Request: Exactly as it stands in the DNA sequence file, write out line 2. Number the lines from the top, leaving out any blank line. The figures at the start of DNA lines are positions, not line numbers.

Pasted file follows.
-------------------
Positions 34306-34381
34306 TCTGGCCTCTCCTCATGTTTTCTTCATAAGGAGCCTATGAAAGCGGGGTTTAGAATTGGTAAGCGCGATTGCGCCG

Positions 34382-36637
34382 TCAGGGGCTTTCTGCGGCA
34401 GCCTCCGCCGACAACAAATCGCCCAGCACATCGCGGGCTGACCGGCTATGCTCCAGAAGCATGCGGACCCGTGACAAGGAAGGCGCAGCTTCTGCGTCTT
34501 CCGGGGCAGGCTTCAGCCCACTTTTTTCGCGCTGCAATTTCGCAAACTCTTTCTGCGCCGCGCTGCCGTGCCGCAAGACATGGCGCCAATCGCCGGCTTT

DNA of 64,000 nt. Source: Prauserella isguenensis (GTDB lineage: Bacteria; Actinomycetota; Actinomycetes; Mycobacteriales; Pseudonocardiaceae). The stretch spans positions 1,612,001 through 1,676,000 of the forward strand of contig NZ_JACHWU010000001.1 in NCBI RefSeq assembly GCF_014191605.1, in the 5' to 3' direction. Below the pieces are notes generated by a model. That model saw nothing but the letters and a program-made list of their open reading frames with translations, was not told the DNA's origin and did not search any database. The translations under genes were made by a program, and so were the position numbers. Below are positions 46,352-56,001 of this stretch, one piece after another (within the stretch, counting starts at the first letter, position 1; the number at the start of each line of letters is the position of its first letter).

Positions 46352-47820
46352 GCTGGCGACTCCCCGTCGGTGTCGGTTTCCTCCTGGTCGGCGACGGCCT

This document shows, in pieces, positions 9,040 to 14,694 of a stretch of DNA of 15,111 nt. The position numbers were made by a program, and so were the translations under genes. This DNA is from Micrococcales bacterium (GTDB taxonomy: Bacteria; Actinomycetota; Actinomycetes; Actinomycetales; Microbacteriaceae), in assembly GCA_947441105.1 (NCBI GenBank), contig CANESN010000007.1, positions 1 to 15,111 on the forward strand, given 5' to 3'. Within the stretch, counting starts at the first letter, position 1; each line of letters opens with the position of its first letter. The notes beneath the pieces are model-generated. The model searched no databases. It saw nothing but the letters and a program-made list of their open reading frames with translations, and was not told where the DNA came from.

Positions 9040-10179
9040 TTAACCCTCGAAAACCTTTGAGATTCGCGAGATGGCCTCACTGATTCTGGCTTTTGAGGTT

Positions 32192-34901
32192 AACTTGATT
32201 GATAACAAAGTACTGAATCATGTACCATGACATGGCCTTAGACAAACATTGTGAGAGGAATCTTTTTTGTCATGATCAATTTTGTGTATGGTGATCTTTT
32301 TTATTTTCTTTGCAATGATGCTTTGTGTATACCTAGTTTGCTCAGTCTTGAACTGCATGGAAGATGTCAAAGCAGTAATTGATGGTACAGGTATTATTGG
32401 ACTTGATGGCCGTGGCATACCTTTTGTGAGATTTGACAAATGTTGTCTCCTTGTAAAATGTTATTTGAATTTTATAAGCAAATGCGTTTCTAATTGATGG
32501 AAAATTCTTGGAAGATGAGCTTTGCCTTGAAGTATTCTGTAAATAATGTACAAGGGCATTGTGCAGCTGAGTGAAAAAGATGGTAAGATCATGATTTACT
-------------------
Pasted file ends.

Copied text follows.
34306 TCTGGCCTCTCCTCATGTTTTCTTCATAAGGAGCCTATGAAAGCGGGGTTTAGAATTGGTAAGCGCGATTGCGCCG